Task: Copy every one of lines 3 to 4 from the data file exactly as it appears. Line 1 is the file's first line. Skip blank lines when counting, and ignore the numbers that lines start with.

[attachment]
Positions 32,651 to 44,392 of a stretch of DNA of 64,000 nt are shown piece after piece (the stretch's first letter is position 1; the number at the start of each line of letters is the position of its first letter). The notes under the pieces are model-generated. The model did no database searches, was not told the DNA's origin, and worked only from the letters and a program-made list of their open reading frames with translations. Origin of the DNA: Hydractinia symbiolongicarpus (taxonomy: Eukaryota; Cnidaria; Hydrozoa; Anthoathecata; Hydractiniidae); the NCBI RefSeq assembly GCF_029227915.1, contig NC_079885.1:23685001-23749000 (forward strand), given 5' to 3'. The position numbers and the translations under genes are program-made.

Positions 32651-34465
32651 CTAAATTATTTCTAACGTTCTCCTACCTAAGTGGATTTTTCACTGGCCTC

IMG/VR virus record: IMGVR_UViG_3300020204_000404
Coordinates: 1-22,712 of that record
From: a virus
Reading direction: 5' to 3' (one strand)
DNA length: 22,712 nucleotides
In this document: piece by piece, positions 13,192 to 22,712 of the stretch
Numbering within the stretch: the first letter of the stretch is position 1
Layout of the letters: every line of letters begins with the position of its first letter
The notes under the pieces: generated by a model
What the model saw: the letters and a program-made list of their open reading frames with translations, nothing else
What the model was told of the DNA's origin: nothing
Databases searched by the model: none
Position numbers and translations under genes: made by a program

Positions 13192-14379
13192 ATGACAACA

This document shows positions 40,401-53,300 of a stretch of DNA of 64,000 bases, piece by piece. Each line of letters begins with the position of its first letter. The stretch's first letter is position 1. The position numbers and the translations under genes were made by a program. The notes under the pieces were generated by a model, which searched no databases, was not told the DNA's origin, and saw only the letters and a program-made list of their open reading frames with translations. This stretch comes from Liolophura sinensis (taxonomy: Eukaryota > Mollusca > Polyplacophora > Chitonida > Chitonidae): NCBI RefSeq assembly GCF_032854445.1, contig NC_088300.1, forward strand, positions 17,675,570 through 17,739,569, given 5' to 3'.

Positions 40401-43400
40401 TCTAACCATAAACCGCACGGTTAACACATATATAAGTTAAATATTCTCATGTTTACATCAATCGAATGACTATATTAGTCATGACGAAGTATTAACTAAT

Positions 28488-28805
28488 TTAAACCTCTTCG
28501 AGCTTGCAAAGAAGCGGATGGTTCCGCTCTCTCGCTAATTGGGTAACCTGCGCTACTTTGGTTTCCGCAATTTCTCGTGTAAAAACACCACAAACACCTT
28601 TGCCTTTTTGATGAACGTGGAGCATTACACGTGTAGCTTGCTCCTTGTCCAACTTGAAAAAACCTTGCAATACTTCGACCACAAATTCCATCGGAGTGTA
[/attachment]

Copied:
32651 CTAAATTATTTCTAACGTTCTCCTACCTAAGTGGATTTTTCACTGGCCTC

IMG/VR virus record: IMGVR_UViG_3300020204_000404